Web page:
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EPA AWARDS $2.1 MILLION FOR ENVIRONMENTAL EDUCATION PROJECTS - Connecticut

Release Date: 10/24/1996
Contact Information: Frank McIntyre, Office of External Programs, (617) 918-1095

BOSTON -- The U.S. Environmental Protection Agency is awarding $2.1 million in grants to states, tribes, schools, universities, and non-profit organizations nationwide for environmental education initiatives.

There are 23 recipients of grants totaling $167,474 in EPA's New England region, including two in Connecticut. The New England recipients were selected from 153 proposals totaling requested funds of more than $1.6 million. Twenty-two proposals seeking $179,802 came from Connecticut.

"These grants represent our smartest investment in the future," said John P. DeVillars, regional administrator of the EPA-New England. "There is nothing more important we can do than educate people about their role in protecting the environment to ensure future generations will inherit a cleaner world.

"Whether it's focused on the streets of South Boston or the wilderness of Maine, environmental education provides us with the most valuable tool in protecting our natural resources," added DeVillars. "I commend the recipients of these grants for their good work to infuse greater environmental awareness into the lives of New Englanders."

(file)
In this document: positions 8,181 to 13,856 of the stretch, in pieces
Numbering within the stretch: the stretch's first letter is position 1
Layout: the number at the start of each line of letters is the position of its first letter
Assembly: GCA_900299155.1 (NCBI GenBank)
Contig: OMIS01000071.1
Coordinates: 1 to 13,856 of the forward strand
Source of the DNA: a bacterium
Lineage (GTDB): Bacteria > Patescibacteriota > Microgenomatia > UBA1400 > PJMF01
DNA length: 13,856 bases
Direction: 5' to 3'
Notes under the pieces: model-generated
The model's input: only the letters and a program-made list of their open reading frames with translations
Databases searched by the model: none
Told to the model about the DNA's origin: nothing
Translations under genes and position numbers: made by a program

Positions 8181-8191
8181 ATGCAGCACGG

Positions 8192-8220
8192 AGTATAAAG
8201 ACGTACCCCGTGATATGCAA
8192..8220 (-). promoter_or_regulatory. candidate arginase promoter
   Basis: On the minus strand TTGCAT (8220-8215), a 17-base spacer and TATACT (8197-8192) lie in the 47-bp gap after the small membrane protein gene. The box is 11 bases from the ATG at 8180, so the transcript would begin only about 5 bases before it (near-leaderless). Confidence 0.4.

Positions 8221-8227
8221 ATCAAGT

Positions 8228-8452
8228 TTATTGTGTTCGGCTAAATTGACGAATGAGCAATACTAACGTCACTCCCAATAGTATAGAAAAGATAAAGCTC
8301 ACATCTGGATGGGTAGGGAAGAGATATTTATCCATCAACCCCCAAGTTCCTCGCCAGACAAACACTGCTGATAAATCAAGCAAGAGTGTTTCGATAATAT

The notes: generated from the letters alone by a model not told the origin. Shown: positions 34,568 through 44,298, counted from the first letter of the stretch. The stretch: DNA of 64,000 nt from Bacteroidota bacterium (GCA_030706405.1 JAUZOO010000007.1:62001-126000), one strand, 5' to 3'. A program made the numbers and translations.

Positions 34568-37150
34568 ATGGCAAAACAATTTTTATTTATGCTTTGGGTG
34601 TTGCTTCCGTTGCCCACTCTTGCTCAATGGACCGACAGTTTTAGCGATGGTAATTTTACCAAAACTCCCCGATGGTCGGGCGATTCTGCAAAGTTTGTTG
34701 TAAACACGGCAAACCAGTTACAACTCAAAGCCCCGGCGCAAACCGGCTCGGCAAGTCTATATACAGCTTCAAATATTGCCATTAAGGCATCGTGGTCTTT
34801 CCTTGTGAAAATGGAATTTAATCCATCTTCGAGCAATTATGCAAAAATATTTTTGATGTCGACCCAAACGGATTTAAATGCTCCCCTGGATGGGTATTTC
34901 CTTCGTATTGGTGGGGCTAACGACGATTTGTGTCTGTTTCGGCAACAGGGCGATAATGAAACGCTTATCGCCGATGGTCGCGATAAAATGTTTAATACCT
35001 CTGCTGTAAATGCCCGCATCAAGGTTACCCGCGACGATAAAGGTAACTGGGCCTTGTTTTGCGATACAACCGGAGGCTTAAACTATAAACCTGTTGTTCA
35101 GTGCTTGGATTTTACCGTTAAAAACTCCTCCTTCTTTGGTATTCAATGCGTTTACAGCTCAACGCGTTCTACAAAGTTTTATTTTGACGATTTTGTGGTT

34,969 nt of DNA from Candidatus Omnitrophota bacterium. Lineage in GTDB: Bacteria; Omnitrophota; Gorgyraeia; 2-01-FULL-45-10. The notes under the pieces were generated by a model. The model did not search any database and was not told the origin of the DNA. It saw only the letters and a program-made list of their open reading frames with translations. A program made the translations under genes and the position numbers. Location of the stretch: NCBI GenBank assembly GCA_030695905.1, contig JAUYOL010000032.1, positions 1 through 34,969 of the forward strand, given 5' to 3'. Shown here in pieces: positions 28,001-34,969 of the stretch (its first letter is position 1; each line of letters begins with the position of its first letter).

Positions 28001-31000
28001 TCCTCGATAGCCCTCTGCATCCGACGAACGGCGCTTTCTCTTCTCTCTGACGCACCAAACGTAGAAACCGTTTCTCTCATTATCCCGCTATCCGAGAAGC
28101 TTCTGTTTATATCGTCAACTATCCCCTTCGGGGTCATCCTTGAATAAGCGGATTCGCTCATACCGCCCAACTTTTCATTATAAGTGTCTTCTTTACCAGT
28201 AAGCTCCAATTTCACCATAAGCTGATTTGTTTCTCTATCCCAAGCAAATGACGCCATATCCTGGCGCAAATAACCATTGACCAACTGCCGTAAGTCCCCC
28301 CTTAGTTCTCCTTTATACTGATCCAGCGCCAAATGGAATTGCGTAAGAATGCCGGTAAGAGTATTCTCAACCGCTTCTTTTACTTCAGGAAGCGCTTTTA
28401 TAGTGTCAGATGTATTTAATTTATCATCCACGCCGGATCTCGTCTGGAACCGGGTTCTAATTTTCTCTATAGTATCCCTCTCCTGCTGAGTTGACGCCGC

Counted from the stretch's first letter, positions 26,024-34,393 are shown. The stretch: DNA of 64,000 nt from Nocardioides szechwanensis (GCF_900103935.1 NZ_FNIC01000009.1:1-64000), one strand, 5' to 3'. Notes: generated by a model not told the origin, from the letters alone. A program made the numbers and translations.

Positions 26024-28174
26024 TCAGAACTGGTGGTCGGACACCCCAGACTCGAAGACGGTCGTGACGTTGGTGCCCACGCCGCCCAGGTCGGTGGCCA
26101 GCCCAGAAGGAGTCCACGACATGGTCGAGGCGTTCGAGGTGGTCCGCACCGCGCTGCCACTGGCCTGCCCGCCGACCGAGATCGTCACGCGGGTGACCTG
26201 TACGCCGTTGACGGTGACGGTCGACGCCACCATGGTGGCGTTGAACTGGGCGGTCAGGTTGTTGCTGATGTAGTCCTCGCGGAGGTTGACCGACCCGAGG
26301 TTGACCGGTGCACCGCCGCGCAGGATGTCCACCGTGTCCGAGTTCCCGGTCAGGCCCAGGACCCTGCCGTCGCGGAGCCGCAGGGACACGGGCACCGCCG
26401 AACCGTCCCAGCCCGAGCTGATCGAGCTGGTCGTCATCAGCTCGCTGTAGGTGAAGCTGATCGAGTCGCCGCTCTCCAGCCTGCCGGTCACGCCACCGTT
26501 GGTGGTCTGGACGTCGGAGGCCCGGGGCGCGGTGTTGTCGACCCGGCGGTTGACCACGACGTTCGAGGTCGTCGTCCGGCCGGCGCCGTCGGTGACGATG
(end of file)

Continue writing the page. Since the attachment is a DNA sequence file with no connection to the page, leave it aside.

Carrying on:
The Connecticut winners of 1996 Environmental Education grants are:
(Note to editors: A contact for grant recipient is also listed)

Environmental Issues Traveling Exhibit -- Connecticut Department of Environmental Protection, Hartford $12,500
In conjunction with the University of Connecticut's Museum of Natural History, DEP is creating a traveling for display at public venues statewide. The goal of the exhibit is to communicate two primary ideas to exhibit viewers: 1) that the communities in which we live are the product of natural and cultural processes, which, when understood, can help us make more informed choices about how to use the land in the future; and 2) that the choices people make in their everyday lives affect the quality of life in their communities. (James Murphy 860/424-3641)

Long Island Sound Watershed Workshops for Connecticut Elementary School Teachers -- Save the Sound, Inc., Stamford $5,000
Save the Sound, in conjunction with the University of Connecticut Cooperative Extension System, proposes to train 100 upper-elementary school teachers from communities within the Long Island Sound watershed, how to integrate information about preservation and restoration of the Sound into their curriculum. At each of five locations within the watershed, 15-30 teachers will receive ten hours of training, involving them in hands-on learning about the Sound, its watershed, and water quality to help them feel comfortable teaching this subject matter with their students. (Robin Brown 203/327-9786)